- Omnibus police reform bill passes House
- Senate refuses Rauner on lawsuits, property taxes
- Hastert indicted on federal charges
- State Roundup: Worker’s Comp proposal fails to make it out of committee
- Water advocates, Illinois businesses applaud release of EPA’s Clean Water Rule
- Renewable energy gains market share
- 13 arrested in FIFA probe
- Rockford Rocked Interview with Paul Bronson
- State Roundup: House passes youth concussion legislation
- Moving out
Guest Column: Yellow school bus may become an endangered species in Illinois
By Brent Clark, Ph. D.
Executive Director of the Illinois Association of School Administrators
Remember when we walked 3 miles to school every day, uphill both ways through snow, sleet, hail and torrential rain? School children in Illinois may soon return to those good old days. The bad news is we no longer live in Leave It to Beaver times, and safety is the overarching reason for public schools to continue providing bus transportation for students.
The yellow school bus may become an endangered species in Illinois, considering the 42 percent cut to state funding for public schools transportation in the past three years and the ominous clouds forming over the state’s education budget for next year. No one can argue with the emphasis on maintaining funding for the classroom, but the ability to safely transport children to school remains a basic fundamental of educating students.
From a purely political standpoint, cuts to school transportation clearly have far less impact in Chicago than they do downstate, where many school districts cover more than 100 square miles. Even in the state’s largest cities, the path to school often includes railroad crossings or busy highways, not to mention child predators.
There are those who believe it’s the responsibility of parents to get their kids to and from school. Setting aside the fact that many families depend on both parents working full time, there are logistical factors that make parents dropping their children at the school door virtually impossible in many school districts.
Most schools were not designed for hundreds of vehicles dropping off children; most were designed with lanes for relatively few buses. Factor just 30 seconds for a parent to pull up, say goodbye and drop off their children. How long would that process take for just 100 cars? 200? 300? Also consider the safety concerns with that much traffic while children are arriving or departing school.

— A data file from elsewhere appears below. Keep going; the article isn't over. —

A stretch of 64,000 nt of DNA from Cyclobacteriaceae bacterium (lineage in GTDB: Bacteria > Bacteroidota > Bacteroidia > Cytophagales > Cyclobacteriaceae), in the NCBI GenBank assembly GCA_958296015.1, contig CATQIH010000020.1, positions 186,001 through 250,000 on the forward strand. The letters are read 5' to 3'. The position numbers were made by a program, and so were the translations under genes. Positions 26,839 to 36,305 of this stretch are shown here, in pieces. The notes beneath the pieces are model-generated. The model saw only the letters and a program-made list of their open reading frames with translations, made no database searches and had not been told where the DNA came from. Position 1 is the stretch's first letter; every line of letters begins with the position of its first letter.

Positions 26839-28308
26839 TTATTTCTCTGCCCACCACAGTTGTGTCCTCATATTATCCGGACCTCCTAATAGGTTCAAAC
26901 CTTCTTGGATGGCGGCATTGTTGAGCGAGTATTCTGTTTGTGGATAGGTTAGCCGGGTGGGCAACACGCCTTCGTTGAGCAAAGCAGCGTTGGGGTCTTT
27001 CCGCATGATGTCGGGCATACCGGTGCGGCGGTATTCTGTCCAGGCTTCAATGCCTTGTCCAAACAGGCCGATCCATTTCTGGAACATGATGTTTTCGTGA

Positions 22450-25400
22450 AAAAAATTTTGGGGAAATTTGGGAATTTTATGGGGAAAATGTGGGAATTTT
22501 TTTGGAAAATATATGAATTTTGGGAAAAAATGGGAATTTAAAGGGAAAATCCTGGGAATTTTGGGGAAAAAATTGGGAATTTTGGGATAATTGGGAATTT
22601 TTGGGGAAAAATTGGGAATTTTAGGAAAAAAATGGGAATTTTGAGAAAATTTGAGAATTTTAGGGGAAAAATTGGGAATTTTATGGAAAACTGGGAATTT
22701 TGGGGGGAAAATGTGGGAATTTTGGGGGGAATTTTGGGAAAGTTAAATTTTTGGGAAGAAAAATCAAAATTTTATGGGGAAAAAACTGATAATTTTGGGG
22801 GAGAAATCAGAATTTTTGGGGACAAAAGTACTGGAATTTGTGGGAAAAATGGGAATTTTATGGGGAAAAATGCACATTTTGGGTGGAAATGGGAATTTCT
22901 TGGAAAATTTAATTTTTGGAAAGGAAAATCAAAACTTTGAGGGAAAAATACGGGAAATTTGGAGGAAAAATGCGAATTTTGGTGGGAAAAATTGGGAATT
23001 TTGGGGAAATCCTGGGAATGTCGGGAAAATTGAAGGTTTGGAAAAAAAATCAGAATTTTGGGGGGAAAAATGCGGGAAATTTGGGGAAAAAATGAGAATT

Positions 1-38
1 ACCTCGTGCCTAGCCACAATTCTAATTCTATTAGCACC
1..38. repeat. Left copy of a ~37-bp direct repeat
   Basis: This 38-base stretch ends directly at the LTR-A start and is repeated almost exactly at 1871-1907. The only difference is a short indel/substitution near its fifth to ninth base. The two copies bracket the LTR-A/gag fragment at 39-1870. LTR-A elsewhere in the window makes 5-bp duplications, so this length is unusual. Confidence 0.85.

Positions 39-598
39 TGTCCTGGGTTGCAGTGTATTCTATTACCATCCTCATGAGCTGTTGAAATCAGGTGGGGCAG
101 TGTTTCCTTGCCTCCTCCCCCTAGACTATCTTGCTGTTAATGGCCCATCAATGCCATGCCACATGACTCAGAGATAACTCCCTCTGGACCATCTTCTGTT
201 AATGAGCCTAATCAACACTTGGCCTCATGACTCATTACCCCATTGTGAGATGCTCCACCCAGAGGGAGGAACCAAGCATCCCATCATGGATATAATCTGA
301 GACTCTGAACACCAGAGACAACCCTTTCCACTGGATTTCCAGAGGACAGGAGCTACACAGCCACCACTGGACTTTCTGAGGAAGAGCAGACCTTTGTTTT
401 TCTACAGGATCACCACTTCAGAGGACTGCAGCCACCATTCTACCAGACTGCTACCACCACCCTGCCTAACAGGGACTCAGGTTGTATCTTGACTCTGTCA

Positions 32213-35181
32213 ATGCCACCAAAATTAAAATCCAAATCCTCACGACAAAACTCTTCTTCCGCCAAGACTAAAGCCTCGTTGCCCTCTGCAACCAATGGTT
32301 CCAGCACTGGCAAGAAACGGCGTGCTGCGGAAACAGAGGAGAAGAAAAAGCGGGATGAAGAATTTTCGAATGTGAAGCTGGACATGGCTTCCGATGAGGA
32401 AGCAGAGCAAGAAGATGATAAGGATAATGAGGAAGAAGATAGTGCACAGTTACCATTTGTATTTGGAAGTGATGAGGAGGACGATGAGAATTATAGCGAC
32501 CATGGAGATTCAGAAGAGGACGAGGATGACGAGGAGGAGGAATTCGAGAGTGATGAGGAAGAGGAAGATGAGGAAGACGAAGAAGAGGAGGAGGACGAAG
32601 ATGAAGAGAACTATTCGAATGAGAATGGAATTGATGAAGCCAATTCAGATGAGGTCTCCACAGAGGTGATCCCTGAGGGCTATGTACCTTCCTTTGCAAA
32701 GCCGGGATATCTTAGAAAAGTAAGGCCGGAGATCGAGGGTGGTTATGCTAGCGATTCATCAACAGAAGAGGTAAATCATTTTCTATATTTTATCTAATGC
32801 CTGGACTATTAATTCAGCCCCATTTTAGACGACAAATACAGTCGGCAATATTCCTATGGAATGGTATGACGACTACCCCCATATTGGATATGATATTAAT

From an overall economic perspective, the cost of bus drivers, fuel and insurance is less than the fuel cost for hundreds of vehicles making that daily trip.
The notion that local districts should shoulder more of the transportation costs ignores the fact that local taxpayers already pay a portion of the transportation bill. The state already has cut General State Aid to schools, and leaders in the House and Senate are talking about shifting the state’s portion of pension costs for teachers to local districts. Illinois already ranks among the nation’s highest in local school funding and among the lowest in state funding for public education.
The Illinois State Board of Education (ISBE) has proposed changing the formula for transportation from the current reimbursement formula to an “efficiency” formula based on either per-student or per-mile funding. Recognizing that this is an attempt by ISBE to retain at least some funding for transportation in the current political and economical atmosphere, this would be a paradigm shift in funding that would result in “winners” and “losers” among school districts. Still, it is something that should be carefully considered if it rewards efficiency.
The ISBE proposal also allows for school districts to charge parents a fee to transport their children, and ISBE data indicates the cost for transporting one child for a year averages about $500. Realistically, what school board would want to assess such a fee on parents who already pay school taxes? Districts could not even assess the fee on families whose students are enrolled in the free-and-reduced lunch program, a growing population in many districts.
Certainly, districts should look at all feasible options to lower costs — and most districts have been involved for years in cost-cutting initiatives like bid purchasing, contract bargaining and shopping for the lowest insurance costs. Districts that have not already done so may need to look at more of a mass transit business model. For example, door-to-door service may need to be replaced by establishing bus stops at strategic locations. In some districts, that could result in fewer buses, fewer miles and fewer drivers.
There was a recent story about a school district in Missouri (Bayless School District near St. Louis) that eliminated its bus transportation two years ago, only to see 150 students move to neighboring districts that provide bus transportation. The district actually ended up losing more money in state aid than the bus transportation cost. The story underscores how important school transportation is to parents.
The yellow school bus long has been a fundamental, vital part of our public education system. It is not a luxurious benefit for children or parents. It remains the safest, most efficient way to transport our children to school.
Brent Clark is the executive director of the Illinois Association of School Administrators, a statewide association of more than 1,700 members. Clark was a teacher, coach, principal and superintendent at Belleville prior to becoming the head of the IASA.
From the April 11-17, 2012, issue